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Foreign Affairs Minister Rob Nicholson hints Canada will be in Iraq long-term

The minister took a secret trip to Iraq this week as the federal government contemplates a mission extension


 

OTTAWA – The Harper government is laying the groundwork for what has all the appearances of an extension of Canada’s combat mission against the militants of the Islamic State of Iraq and the Levant.

At the end of this week’s whirlwind trip to Iraq and other allied countries this week, Foreign Affairs Minister Rob Nicholson dropped strong hints that an extension is in the offing when the current Canadian Forces combat mission expires April 7.

A decision will be made in the next two weeks by Prime Minister Stephen Harper and his cabinet, Nicholson said Thursday, peppering his comments with rhetoric about how Canada doesn’t stand “on the sidelines” and leave the heavy lifting to others.

“We’re in this for the longer term to make sure that we do what we can to help,” he said in a conference call from Amman in neighbouring Jordan.

Nicholson travelled to Baghdad to meet the country’s leadership and moved on to northern Iraq’s capital of Irbil for meetings with Kurdish leaders. He said the trip would help the government assess whether to extend its six-month military commitment to the coalition fighting Islamic State militants.

Progress is being made, but more needs to be done, said Nicholson, who visited some of the 69 Canadian special forces commandos who are advising Kurdish Peshmerga fighters.

Canada has also contributed a half dozen CF-18 fighter jets to the international coalition that is trying to diminish ISIL’s strength.

The special forces troops have been involved in firefights with militants, but Nicholson said he wasn’t aware of any new incidents.

The minister also visited an internally displaced person’s camp in northern Iraq and lauded the efforts of aid workers, including Canadians.

“It gives you a good feeling about what our country is doing but it doesn’t change the fact that there is devastation is being inflicted on the people of this area by ISIL, and this is something the world can’t tolerate.”

In Baghdad, Nicholson met his Iraqi counterpart Ibrahim al-Jaafari and Prime Minister Haider Al-Abadi.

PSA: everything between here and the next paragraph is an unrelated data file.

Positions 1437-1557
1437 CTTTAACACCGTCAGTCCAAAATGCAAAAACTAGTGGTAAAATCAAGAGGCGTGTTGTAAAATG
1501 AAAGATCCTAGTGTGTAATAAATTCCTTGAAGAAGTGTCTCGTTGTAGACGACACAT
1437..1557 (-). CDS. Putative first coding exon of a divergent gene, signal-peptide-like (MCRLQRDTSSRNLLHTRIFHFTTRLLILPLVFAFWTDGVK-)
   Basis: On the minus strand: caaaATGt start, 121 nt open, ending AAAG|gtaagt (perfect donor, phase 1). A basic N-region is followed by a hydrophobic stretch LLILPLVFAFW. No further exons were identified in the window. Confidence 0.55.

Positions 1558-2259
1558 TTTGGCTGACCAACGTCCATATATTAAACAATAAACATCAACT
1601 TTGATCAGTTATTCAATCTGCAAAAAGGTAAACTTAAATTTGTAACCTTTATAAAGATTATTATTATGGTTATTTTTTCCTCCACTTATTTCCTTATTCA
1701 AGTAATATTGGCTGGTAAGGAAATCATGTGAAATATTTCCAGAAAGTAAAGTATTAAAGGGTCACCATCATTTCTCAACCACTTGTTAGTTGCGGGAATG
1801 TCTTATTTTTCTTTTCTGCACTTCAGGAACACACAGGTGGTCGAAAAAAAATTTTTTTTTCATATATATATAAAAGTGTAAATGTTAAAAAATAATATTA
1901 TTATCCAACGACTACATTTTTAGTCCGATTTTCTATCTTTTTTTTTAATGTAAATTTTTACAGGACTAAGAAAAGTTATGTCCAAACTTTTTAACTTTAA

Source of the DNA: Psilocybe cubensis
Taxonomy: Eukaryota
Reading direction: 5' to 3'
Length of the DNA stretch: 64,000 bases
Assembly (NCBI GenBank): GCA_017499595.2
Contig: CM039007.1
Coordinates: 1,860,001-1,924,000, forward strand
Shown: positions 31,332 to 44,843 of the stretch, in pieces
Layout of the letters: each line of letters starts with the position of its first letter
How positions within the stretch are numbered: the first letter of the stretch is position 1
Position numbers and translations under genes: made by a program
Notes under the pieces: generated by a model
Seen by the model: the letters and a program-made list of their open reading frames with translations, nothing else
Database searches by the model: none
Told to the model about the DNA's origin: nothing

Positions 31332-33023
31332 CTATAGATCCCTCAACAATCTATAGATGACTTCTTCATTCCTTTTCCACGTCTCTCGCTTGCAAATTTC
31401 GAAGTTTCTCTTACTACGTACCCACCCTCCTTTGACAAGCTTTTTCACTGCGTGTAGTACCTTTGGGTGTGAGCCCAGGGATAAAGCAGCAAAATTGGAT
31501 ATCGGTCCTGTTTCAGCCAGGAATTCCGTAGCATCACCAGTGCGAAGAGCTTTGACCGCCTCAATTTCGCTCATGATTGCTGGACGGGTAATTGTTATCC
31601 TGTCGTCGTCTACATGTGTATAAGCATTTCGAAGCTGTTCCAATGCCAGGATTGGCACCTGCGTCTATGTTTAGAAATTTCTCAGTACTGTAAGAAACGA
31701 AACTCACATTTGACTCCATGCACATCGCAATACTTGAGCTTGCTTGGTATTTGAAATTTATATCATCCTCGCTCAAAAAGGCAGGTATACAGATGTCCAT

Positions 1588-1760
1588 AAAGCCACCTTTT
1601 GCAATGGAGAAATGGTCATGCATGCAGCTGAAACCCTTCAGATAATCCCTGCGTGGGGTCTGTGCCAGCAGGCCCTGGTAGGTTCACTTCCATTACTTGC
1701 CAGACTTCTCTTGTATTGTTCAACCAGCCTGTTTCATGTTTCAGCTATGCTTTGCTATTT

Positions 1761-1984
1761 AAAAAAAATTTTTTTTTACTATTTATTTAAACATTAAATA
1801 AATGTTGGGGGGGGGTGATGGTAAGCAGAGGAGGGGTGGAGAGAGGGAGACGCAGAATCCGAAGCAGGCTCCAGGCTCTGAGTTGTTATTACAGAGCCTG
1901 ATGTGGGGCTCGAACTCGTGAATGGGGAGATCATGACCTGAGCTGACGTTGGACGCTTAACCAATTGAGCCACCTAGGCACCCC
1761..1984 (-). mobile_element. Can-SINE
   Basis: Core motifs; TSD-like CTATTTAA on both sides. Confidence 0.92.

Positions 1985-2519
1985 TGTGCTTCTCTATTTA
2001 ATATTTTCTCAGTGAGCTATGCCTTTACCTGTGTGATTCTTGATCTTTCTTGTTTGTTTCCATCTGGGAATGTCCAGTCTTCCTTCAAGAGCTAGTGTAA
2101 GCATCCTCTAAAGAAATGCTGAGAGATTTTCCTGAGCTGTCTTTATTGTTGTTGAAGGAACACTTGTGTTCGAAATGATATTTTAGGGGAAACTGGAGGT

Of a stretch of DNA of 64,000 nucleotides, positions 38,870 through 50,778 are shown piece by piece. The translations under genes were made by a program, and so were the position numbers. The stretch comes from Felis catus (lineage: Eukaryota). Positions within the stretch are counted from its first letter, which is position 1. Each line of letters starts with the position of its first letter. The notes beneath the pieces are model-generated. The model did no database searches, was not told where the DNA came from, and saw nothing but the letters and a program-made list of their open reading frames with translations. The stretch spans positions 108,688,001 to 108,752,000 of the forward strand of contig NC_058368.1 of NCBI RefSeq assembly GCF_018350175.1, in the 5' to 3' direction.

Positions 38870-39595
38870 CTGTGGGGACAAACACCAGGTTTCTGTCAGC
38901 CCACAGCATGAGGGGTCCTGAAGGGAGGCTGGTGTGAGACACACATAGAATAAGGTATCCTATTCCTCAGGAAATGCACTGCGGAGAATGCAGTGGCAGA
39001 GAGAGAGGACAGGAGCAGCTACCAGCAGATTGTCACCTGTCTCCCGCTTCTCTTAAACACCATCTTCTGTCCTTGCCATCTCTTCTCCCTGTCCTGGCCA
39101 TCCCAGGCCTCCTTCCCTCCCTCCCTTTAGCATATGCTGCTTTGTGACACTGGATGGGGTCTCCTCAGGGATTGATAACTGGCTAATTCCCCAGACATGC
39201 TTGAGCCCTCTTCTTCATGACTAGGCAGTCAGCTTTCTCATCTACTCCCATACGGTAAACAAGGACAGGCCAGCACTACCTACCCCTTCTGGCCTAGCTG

In the Kurdish north, he held talks with Kurdistan Region President Masoud Barzani.

“There was a recognition that this is not just a military operation, that it’s much more complex than that, and that they will need that continued support and help. Canada is very interested in continuing that kind of support,” Nicholson said.

“Being in this for the long term — it’s similar to what we did in Afghanistan, for instance. We were in Afghanistan but we indicated we would continue our assistance, and we have in Afghanistan.”

Nicholson’s itinerary was essentially the same one his predecessor John Baird travelled in September — just before the Harper government declared its intention to join the coalition in Iraq.

Baird was barely out of Iraq last September when news emerged that Canada would be contributing special forces to the military effort.

Both trips were conducted under a shroud of secrecy because of security concerns. However, Nicholson did not take any opposition MPs with him, as Baird did.

On Thursday, Iraqi security officials said at least eight people were killed and more than a dozen were wounded in separate attacks in Baghdad.

Nicholson also visited the United Arab Emirates this week after a previously publicized stop in Paris. It was the new foreign minister’s first international trip since Baird’s sudden resignation last month.

In all his stops, Nicholson said he emphasized that the government is dedicated to the fight against ISIL because the group is a direct threat to Canada.

“We want to bring assistance in that area but we believe we’re helping ourselves as well because of the threat to our nation.”

 


 

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